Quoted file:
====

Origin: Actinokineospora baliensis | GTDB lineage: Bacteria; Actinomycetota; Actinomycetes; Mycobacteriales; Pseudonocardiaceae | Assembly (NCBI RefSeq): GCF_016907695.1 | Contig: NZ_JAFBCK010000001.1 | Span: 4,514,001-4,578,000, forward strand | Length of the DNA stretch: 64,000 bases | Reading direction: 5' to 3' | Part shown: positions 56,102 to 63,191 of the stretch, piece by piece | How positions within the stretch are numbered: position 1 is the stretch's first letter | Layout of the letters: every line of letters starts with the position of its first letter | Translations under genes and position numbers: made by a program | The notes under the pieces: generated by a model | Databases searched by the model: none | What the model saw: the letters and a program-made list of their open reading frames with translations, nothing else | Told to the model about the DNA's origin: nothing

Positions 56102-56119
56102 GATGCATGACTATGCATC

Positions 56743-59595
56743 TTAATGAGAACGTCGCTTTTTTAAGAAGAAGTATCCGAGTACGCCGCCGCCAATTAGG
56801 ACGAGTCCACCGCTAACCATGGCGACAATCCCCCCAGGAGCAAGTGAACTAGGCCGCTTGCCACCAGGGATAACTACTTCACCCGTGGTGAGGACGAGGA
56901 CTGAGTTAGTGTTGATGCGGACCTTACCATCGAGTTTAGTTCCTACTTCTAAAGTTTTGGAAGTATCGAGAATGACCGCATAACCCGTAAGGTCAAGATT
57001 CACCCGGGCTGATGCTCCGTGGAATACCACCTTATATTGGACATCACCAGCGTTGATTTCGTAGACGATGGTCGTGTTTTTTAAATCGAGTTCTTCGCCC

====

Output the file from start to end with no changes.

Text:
Origin: Actinokineospora baliensis | GTDB lineage: Bacteria; Actinomycetota; Actinomycetes; Mycobacteriales; Pseudonocardiaceae | Assembly (NCBI RefSeq): GCF_016907695.1 | Contig: NZ_JAFBCK010000001.1 | Span: 4,514,001-4,578,000, forward strand | Length of the DNA stretch: 64,000 bases | Reading direction: 5' to 3' | Part shown: positions 56,102 to 63,191 of the stretch, piece by piece | How positions within the stretch are numbered: position 1 is the stretch's first letter | Layout of the letters: every line of letters starts with the position of its first letter | Translations under genes and position numbers: made by a program | The notes under the pieces: generated by a model | Databases searched by the model: none | What the model saw: the letters and a program-made list of their open reading frames with translations, nothing else | Told to the model about the DNA's origin: nothing

Positions 56102-56119
56102 GATGCATGACTATGCATC

Positions 56743-59595
56743 TTAATGAGAACGTCGCTTTTTTAAGAAGAAGTATCCGAGTACGCCGCCGCCAATTAGG
56801 ACGAGTCCACCGCTAACCATGGCGACAATCCCCCCAGGAGCAAGTGAACTAGGCCGCTTGCCACCAGGGATAACTACTTCACCCGTGGTGAGGACGAGGA
56901 CTGAGTTAGTGTTGATGCGGACCTTACCATCGAGTTTAGTTCCTACTTCTAAAGTTTTGGAAGTATCGAGAATGACCGCATAACCCGTAAGGTCAAGATT
57001 CACCCGGGCTGATGCTCCGTGGAATACCACCTTATATTGGACATCACCAGCGTTGATTTCGTAGACGATGGTCGTGTTTTTTAAATCGAGTTCTTCGCCC